Implementing Kerberos in Distributed Systems 1399
As a pioneering effort in distributed security, Kerberos exposed many new, and sometimes surprising, security issues. Many of those issues are endemic to distributed environments and are a reflection of organi-zation and culture, and the changing face of security as organizations moved from a centralized to a distributed model. As a product of organization and culture, there is little if anything that technology alone can do to address most of those issues. Many of the resulting problems have been attributed to Kerberos, the vast majority of which are common to all distributed security systems, regardless of the technology used.
The vast majority of identity information used in organizations by computer systems and applications today is based on IDs and passwords, identity information that is bound to individuals. That is the result of years of evolution of our computer systems and applications. Any security based on that existing identity information is fundamentally limited by the trust placed in that information. In other words, security is limited by the level of trust we place in our current IDs and passwords as a means of identifying individuals.
Fundamentally increasing the level of trust placed in our identity information and the security of any system that uses those identities requires rebinding, or reverifying, individual identities. That is a very, very expensive proposition for all but the smallest organizations. In simple and extreme terms: any authentication technology purporting to improve the authenticity of individuals that is based on existing identity information is a waste of money; any authentication technology that is not based on existing identity information is too expensive to deploy on any but a small scale. This very simple but very fundamental equation limits all security technologies and the level of security that is practical and achievable.
Although technology continues to advance and provide us with the raw materials for improving Kerberos, many of the assumptions and influences that originally shaped Kerberos are still valid today. Although new security technologies may captivate audiences, the fundamentals have not changed. One fundamental of security that should never be forgotten is that a security system must be affordable and reliable if it is to achieve the goal of improving an organization’s security.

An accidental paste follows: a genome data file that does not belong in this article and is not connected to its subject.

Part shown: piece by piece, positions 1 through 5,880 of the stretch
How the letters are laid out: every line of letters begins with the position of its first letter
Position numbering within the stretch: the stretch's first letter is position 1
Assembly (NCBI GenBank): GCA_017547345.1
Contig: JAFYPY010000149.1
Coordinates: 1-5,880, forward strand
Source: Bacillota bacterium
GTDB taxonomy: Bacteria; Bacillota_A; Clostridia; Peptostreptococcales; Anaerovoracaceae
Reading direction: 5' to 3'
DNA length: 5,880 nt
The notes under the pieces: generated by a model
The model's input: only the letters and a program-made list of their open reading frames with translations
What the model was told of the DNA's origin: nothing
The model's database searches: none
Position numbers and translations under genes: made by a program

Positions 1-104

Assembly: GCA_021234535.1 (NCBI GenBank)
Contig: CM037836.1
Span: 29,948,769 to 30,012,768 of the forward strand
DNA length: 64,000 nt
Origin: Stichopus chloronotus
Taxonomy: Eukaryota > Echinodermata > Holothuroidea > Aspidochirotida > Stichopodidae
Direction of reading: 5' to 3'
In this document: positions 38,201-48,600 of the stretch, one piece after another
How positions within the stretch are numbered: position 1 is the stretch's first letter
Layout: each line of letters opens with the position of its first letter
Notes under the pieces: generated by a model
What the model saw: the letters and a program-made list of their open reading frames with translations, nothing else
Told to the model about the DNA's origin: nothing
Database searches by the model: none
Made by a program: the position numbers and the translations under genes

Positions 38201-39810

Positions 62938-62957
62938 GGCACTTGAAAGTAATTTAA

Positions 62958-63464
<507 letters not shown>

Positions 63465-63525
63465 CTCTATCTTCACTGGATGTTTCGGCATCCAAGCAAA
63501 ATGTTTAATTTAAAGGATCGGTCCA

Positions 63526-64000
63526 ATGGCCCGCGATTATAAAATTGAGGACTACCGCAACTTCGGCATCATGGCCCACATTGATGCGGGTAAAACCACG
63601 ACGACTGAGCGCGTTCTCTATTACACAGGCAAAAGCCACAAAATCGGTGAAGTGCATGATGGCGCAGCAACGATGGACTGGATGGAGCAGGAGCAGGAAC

An affordable and reliable security system makes the most of what exists, and does not require the use of new, expensive or unproven technologies as a prerequisite to improving security. A good security system such as Kerberos allows those newer technologies to be used but does not mandate them. With rapid advances in technology, single-technology solutions are also doomed to rapid obsolescence. Solutions that are predicated on new technologies will, by definition, see limited deployment until the cost and reliability of those solutions are acceptable to a broad range of organizations. The longer that evolution takes, the higher the probability that even newer technologies will render them, and any investment made in them, obsolete.
Although we can formulate solutions to authentication, confidentiality, integrity, and access control that are useful and that are independent of a broad range of applications, the same cannot be said of delegation and authorization. In this context, the assertion that Kerberos requires modification of the application is correct. However, that requirement has little if any affect on the practical employment of Kerberos, because very few applications in use today need, or could make use of, those capabilities. Applications that can understand and make use of those capabilities are just starting to appear.